And what he was telling me was that, at any one time there are more non-Scottish troops in Scotland than Scottish, and that since before 1786 when the second battalion was raised no more than 60% of the Scottish Regiments were ever at home at the same time.
    They may not have been on the streets but they were in Scotland.
    IMO Parades with fixed bayonets (on Lee–Enfields and later on L1A1 SLRs) which were common in towns and cities in Scotland were merely to remind us where the whip hand lay.

    Yes I think you will find should you wish to check that Scotland was still garrisoned until the later part of the last century.
    Within living memory.
    So Mr Sair ti weer and the professor are either wrongly informed or worm tongues, I leave you to decide which.
    Today independence for Pakistan or Scotland is the same thing.
    Anything else is reality denial.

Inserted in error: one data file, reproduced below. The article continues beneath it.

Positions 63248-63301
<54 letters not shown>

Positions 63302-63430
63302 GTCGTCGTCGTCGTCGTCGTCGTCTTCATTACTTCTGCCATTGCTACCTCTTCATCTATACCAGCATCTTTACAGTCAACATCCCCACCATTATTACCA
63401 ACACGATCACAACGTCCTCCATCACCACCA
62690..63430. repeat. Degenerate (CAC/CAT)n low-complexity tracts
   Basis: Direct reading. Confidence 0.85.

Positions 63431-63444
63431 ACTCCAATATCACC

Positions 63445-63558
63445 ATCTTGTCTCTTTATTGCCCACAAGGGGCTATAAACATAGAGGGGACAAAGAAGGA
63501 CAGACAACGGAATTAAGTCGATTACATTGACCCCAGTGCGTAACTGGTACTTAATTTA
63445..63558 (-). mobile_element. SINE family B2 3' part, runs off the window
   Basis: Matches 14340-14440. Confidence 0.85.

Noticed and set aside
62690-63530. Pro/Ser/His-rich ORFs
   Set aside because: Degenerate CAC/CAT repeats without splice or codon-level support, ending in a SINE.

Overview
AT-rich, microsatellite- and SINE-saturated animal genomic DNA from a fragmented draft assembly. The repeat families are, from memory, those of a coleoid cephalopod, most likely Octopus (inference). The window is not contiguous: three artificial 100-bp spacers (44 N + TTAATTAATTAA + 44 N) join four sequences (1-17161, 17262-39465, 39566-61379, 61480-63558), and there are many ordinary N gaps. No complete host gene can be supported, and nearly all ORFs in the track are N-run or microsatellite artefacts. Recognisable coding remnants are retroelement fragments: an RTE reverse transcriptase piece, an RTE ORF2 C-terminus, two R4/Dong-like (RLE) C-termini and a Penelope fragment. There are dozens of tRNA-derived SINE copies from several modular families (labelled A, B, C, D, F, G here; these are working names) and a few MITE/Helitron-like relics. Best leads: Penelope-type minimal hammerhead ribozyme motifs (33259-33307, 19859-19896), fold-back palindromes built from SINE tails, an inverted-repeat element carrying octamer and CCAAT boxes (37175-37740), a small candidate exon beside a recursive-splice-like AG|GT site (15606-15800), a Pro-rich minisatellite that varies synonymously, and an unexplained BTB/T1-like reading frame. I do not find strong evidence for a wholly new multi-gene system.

Liked by 3 people

    1. Everybody knows about Redford barracks, I’d bet many won’t remember the one sited between Newcraighall and Musselburgh.


      1. Look at the map again, and you will see that at the time the map starts from, all international ports in Scotland were garrisoned. Fisherrow traded regularly with the continent ergo the garrison at newhailes. Which became a council yard, and now an industrial estate, the bulk of the land and main house returning to the family.
        The same applies to Prestonpans which covered Morrison’s Haven and Cockenzie. These three ports all had international connections and established and developing industries.
        Around the forth everything from Eyemouth to Crail even Cove where the southern upland way starts/ends (Cockburnspath) a harbour which requires detailed local knowledge to enter safely was covered.
        As the railways developed later everyone of these camps had a siding or station next to it.